I think the best metaphor for tomorrow night's clash with Vanderbilt is the same one we used for Derek Dooley's year one date with bowl-eligible Kentucky: credit/no credit. It's not that the 2013 season is an outright failure if Vanderbilt wins, and it's not that we'll all jump off the good ship Butch. The choices here for Tennessee aren't success and failure, but success and an incomplete.
In some ways it was always going to be an incomplete; you can't save the day in year one and the ballyhooed recruiting class won't see campus until 2014. However, success from day one has been bowl eligibility, and the only way to get there now is through Vanderbilt and Kentucky, simultaneously the two schools a Tennessee coach can least afford to lose to. So even if failure isn't really on the table, success comes off the table in year one if Tennessee doesn't find a way to win for the first time in five weeks.
We want to devalue Vanderbilt because they're Vanderbilt, but many are singing their praises because of what James Franklin has done in spite of their being Vanderbilt. The truth is, as usual, somewhere in the middle: it's hard to know what to make of a 6-4 football team who just got outgained by Florida to the tune of 344-183 but won by three possessions thanks to four turnovers.
Likewise, it's hard to know what to make of Tennessee. Are we the team that's lost to four top ten teams by a combined score of 190-50, or are we the team that beat a fifth top ten team and should have beaten a sixth?
With answers spread over both ends of the spectrum, here are the best questions we know to ask Saturday night:
How much better will Josh Dobbs be when not facing a Top 10 team?
Factor in more reps during the bye week with our young receiving corps, and we hope to see more of the Josh Dobbs we all wished for when he was initially pressed into action. Through three games his passing numbers offer no real distinction from those belonging to Justin Worley; his 5.6 yards per attempt and 0/3 TD/INT ratio have been a rough start. However, the opposition allows us to reasonably reserve judgment. If he retains the job in the spring, we'll worry about what Josh Dobbs can do against elite competition next year. Right now, I just want to see what he can do period.
Vanderbilt's pass defense has capitalized on poor competition the last two weeks, picking off Florida and Kentucky quarterbacks seven times while holding them to a combined 5.7 yards per attempt. It hasn't always been that way - Vanderbilt was lit up by Connor Shaw (28 of 38 for 359), James Franklin (19 of 28 for 278), and Johnny Heisman (33 of 46 for 376).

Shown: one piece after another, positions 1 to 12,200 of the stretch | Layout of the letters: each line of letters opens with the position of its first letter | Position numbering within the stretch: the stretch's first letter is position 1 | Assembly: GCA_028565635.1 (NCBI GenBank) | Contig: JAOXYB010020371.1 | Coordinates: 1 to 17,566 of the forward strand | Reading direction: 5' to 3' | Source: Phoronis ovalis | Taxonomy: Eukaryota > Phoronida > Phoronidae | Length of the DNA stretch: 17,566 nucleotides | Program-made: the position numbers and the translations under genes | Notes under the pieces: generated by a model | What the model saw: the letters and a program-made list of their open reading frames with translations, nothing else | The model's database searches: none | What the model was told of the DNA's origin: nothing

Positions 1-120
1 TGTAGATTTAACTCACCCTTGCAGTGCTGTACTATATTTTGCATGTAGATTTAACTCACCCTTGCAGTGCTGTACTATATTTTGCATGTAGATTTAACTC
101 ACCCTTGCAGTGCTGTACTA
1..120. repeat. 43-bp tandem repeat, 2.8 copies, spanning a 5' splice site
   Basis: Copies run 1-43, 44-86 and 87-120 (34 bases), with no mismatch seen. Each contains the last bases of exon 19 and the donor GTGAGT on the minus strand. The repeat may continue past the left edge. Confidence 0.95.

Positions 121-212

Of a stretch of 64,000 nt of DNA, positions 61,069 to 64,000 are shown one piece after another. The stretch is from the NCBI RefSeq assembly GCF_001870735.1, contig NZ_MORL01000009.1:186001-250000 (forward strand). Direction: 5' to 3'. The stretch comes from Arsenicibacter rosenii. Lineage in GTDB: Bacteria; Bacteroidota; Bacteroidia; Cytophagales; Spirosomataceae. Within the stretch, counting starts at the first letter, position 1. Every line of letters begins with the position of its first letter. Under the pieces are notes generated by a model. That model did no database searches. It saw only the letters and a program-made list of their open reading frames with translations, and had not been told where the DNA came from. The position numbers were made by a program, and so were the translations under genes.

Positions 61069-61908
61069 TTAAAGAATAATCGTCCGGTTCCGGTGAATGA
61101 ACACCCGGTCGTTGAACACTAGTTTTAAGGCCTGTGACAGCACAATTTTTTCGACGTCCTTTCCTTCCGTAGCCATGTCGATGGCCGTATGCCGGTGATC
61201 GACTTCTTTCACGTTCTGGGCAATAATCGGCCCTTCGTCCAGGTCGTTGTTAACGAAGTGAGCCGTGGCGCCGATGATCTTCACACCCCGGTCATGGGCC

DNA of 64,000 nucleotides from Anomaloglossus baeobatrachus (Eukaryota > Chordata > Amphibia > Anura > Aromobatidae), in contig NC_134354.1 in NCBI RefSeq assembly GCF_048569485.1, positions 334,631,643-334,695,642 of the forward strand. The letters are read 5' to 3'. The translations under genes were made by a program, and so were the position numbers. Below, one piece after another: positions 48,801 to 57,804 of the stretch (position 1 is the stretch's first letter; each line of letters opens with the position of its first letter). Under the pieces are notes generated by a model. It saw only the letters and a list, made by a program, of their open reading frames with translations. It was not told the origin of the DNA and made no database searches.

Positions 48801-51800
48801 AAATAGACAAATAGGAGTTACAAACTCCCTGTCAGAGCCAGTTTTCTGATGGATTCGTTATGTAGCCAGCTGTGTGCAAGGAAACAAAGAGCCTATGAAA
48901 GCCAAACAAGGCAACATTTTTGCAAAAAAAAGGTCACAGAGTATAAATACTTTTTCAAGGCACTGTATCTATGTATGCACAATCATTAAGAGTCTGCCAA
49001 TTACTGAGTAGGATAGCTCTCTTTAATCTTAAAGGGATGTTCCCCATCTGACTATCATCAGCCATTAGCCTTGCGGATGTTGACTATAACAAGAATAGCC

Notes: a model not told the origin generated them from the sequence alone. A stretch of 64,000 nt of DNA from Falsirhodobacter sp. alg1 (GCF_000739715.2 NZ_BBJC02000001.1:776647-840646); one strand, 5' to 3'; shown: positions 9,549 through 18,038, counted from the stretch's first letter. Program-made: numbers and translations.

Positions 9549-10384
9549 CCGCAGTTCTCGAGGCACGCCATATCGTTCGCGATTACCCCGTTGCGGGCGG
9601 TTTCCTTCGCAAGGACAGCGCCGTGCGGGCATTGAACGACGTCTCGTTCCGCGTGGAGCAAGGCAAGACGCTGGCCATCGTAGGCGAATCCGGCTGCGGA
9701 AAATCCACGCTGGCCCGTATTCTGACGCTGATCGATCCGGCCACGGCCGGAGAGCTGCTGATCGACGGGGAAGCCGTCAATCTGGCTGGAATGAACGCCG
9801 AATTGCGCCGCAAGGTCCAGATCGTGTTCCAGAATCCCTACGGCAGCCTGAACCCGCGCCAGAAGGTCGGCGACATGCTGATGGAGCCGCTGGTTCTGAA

So where will Dobbs fall on this spectrum? Tennessee can reasonably hope to throw it better than Florida and Kentucky but also can't ask Dobbs to be Shaw, Franklin, or Manziel. We don't need to see Heisman numbers, we just want to see progress. Dobbs also needs to limit his freshman mistakes and sometimes live to play another down. Which, honestly, is a good trait for a freshman to have to learn; you want the guys who believe they can make every throw coming in, and then you want them to learn as soon as possible that they don't have to make all of them on every down. Even Tyler Bray learned this lesson to a degree: after throwing seven interceptions in a four game span as a freshman, he threw only 18 in his remaining 19 games.
Dobbs isn't senior Bray or freshman Bray, and isn't throwing to freshman Bray's weapons. He doesn't have to be spectacular. He just needs to be better, and I think after a week off and facing an opponent on our level we'll see that tomorrow night. He especially needs to be better on third down, where Justin Worley made enough plays to give us a chance against Georgia and South Carolina. In the first eight games the Vols converted 39.3% of their third downs. In the last three we're 9 for 38 (23.6%). More success for the Vol offense on third down leads to more help in our other categories...
Does the defense have improvement left in them?
Here again the opponent should help, especially because Vanderbilt doesn't have a running quarterback to decimate us all over the field.
One way to measure a defense's performance: how many times did they punt? Case in point: the Vols forced South Carolina to punt a season high eight times. That number is tied with Missouri, who punted three times on their first four possessions but the Vols failed to take advantage. Their last three punts came after the score had already reached the final margin. So it's not always exact science.